BTEC Unit 61 Advanced Turbine Rotary Wing Aircraft Mechanical and Flight Systems HND Level 5 Assignment Sample UK

Course: Pearson BTEC Level 5 Higher National Diploma in Aeronautical Engineering

This Level 5 Higher National Diploma course in Aeronautical Engineering focuses on BTEC Unit 61 – Advanced Turbine Rotary Wing Aircraft Mechanical and Flight Systems. The course delves into the historical development of rotary wing aircraft, the principles of flight, aerodynamic forces, and design features crucial for stability and control. Students will explore the unique challenges of rotary wing flight and gain the skills to analyze the atmosphere’s impact on aircraft operations. Successful completion of the unit equips students to comprehend and apply aerodynamic principles, investigate methods for controlling rotary aircraft, and ensure the efficient airflow around the rotary wing aircraft.

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Assignment Brief 1: Explore standard atmospheric properties and aerodynamic principles affecting flight of a rotary winged aircraft.

Standard Atmospheric Properties: A rotary-winged aircraft, like helicopters, operates within the Earth’s atmosphere, which exhibits certain standard properties:

  • Temperature: The temperature typically decreases with altitude at a lapse rate of approximately 6.5°C per 1,000 meters (3.5°F per 1,000 feet) in the troposphere.
  • Pressure: Atmospheric pressure decreases with altitude following an exponential decay, with approximately half the pressure occurring at 5,500 meters (18,000 feet) above sea level.
    Density: Air density decreases with increasing altitude due to reduced pressure and temperature.

Aerodynamic Principles Affecting Flight:

  • Lift: Lift is generated by the rotating blades of a rotary-winged aircraft (rotor). It is created due to the pressure difference between the upper and lower surfaces of the rotor blades. This lift force opposes the aircraft’s weight and allows it to stay airborne.
  • Thrust: Thrust is provided by the engine or motor that drives the rotor. It counteracts the aircraft’s drag and allows it to move forward or change altitude.
  • Drag: Drag is the resistance experienced by the aircraft as it moves through the air. It affects the aircraft’s speed and efficiency.
  • Torque: The rotor’s rotation creates a torque that tends to rotate the aircraft in the opposite direction. To counteract this torque, most rotary-winged aircraft use a tail rotor or a similar anti-torque system.

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Assignment Brief 2: Illustrate the nature and effect of forces of rotary wing aircraft directional flight control.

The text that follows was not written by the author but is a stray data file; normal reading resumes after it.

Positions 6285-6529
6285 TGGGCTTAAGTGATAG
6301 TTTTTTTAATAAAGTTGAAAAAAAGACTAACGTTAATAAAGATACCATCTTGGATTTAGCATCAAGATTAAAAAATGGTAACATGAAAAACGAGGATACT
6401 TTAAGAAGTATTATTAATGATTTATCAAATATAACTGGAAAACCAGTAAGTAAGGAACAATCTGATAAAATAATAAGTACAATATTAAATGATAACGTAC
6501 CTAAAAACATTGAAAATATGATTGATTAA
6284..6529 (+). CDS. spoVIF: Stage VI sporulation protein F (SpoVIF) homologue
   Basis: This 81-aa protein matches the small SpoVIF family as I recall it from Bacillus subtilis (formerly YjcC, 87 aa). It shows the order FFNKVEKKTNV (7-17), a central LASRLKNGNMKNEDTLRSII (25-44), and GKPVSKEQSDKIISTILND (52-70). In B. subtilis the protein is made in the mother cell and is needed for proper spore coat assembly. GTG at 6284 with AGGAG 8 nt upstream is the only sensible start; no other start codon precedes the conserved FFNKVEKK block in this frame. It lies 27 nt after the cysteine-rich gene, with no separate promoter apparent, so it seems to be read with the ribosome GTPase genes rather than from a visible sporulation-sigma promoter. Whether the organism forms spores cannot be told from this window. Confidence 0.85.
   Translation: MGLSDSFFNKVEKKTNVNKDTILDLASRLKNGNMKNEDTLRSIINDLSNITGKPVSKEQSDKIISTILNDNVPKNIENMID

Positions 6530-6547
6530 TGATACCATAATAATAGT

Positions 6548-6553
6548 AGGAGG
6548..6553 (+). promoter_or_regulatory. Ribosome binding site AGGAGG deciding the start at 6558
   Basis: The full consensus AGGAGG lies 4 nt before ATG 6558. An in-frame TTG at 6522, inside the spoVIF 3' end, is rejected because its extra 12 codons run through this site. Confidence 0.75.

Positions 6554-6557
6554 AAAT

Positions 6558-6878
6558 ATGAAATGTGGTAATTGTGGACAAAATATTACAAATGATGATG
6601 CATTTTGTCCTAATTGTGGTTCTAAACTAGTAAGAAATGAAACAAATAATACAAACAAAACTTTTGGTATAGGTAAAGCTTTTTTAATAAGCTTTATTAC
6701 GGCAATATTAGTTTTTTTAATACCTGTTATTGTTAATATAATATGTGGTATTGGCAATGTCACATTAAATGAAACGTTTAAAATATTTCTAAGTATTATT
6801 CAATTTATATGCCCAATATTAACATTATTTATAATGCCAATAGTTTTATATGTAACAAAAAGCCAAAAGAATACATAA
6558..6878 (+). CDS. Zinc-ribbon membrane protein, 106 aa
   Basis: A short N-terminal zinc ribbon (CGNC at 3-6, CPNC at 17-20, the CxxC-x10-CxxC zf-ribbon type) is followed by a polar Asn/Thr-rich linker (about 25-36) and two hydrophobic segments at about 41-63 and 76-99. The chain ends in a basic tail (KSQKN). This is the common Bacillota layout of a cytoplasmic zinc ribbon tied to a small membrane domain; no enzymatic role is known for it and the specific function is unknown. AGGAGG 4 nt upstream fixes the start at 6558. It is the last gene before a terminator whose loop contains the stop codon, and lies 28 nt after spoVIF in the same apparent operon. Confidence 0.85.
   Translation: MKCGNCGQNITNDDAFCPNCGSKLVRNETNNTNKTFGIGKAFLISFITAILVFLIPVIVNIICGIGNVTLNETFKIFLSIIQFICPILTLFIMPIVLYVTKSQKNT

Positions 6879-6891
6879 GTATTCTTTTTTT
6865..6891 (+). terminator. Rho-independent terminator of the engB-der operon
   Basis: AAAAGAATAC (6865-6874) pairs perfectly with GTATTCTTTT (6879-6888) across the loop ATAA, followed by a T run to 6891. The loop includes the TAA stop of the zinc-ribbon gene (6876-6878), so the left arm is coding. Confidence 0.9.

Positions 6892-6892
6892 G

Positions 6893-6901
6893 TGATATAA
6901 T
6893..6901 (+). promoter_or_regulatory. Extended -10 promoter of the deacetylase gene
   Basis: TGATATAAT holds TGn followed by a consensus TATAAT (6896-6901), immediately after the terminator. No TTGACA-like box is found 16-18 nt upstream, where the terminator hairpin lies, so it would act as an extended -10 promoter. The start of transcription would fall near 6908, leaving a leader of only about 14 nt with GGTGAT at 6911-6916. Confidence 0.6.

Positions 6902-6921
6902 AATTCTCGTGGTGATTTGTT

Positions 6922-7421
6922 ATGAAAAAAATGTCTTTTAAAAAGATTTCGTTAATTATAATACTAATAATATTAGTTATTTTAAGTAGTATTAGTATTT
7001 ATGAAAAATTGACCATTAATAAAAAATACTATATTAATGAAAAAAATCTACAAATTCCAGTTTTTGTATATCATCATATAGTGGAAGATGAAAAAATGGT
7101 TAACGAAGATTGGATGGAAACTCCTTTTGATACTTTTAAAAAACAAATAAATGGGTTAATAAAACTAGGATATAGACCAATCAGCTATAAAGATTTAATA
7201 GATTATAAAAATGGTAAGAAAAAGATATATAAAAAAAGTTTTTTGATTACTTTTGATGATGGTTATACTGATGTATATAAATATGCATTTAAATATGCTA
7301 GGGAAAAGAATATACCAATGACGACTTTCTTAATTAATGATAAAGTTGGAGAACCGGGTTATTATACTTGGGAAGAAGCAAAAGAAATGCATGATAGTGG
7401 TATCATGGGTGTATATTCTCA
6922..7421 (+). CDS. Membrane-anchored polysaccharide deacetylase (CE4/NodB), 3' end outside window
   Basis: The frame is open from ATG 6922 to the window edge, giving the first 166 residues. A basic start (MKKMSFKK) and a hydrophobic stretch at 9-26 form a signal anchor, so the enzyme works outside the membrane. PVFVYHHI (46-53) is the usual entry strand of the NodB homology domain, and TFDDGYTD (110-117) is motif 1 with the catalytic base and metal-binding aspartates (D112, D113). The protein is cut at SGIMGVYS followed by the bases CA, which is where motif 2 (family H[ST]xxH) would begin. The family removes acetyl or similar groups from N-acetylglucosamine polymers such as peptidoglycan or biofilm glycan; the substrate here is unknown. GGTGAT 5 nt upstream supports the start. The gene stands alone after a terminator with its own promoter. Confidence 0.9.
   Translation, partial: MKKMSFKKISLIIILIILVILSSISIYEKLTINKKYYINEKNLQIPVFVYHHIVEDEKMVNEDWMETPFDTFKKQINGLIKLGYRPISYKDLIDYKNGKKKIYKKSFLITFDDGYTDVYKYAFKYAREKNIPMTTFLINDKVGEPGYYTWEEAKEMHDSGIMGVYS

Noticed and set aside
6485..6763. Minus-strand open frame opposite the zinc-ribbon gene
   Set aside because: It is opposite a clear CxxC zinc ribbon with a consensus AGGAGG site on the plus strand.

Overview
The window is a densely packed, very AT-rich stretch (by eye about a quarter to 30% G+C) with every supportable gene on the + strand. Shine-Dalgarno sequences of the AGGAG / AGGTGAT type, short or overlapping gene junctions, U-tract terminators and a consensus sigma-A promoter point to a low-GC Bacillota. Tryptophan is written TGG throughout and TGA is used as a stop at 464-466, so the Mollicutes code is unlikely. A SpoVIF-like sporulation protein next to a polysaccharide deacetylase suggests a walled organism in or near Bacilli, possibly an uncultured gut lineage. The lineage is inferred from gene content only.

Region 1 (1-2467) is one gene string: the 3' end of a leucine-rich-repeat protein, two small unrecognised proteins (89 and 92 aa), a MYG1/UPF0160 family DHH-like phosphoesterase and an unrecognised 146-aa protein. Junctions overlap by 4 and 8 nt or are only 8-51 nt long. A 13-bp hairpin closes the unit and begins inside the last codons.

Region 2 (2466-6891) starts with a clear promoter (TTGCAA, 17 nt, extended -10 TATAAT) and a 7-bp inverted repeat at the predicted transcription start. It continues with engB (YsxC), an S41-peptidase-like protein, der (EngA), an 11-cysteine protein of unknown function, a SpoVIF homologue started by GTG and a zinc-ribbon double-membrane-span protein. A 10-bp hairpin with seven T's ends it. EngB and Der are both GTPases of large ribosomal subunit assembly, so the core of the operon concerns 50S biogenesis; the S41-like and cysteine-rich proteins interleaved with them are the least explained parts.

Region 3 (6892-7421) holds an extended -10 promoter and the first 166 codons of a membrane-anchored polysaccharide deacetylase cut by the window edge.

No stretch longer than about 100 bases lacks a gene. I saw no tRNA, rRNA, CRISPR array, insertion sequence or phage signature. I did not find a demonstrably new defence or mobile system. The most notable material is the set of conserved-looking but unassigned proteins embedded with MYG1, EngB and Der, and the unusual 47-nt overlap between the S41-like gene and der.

Rotary-wing aircraft utilize various control mechanisms to achieve directional flight control. These forces include:

  • Collective Pitch Control: The collective pitch control changes the pitch angle of all the rotor blades simultaneously. By increasing or decreasing the collective pitch, the pilot can control the total lift force generated by the rotor, resulting in ascent or descent.
  • Cyclic Pitch Control: The cyclic pitch control adjusts the pitch of the rotor blades as they rotate around the rotor hub. It enables the pilot to tilt the rotor disc and direct the aircraft’s movement left, right, forward, or backward.
  • Tail Rotor (Anti-Torque) Control: To counteract the torque produced by the main rotor, helicopters are equipped with a tail rotor. The tail rotor’s pitch can be adjusted to apply a force that opposes the main rotor’s torque, allowing the aircraft to maintain stable flight.

Assignment Brief 3: Explore rotary wing aircraft directional flight control.

  • Hovering: By balancing collective pitch and cyclic pitch control inputs, a rotary-wing aircraft can maintain a stable position in the air without any forward movement, a flight mode known as hovering.
  • Forward Flight: To initiate forward flight, the pilot tilts the cyclic control forward, which increases lift on the forward side of the rotor disc. This tilts the aircraft forward, and it starts moving in the desired direction.
  • Sideward Flight: By applying lateral cyclic control inputs, the pilot can move the aircraft left or right while maintaining a relatively constant heading.
  • Turning: To initiate a turn, the pilot uses the cyclic control to tilt the rotor disc in the desired direction of the turn. This increases lift on one side of the rotor, causing the aircraft to bank and turn.

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Assignment Brief 4: Investigate the nature of different rotary winged aircraft design variations and features

  • Single Main Rotor with Tail Rotor: This is a common design for helicopters, featuring a main rotor for lift and a tail rotor for anti-torque control.
  • Coaxial Rotor: Coaxial rotor helicopters have two rotors mounted one above the other on the same axis. They eliminate the need for a tail rotor and are often used in compact or military applications.
  • Tandem Rotor: Tandem rotor helicopters have two rotors placed one in front of the other. They provide enhanced lifting capabilities but are more complex than single rotor designs.
  • NOTAR (No Tail Rotor): NOTAR helicopters use a fan inside the tail boom to create a boundary layer control system that replaces the traditional tail rotor for anti-torque control. It offers reduced noise and improved safety.
  • Compound Helicopters: Compound helicopters incorporate additional forward thrust engines, such as propellers or jets, to enhance forward speed and efficiency.
  • Unmanned Aerial Vehicles (UAVs): Rotary-wing UAVs have become increasingly popular for various applications, including reconnaissance, surveillance, and delivery services.

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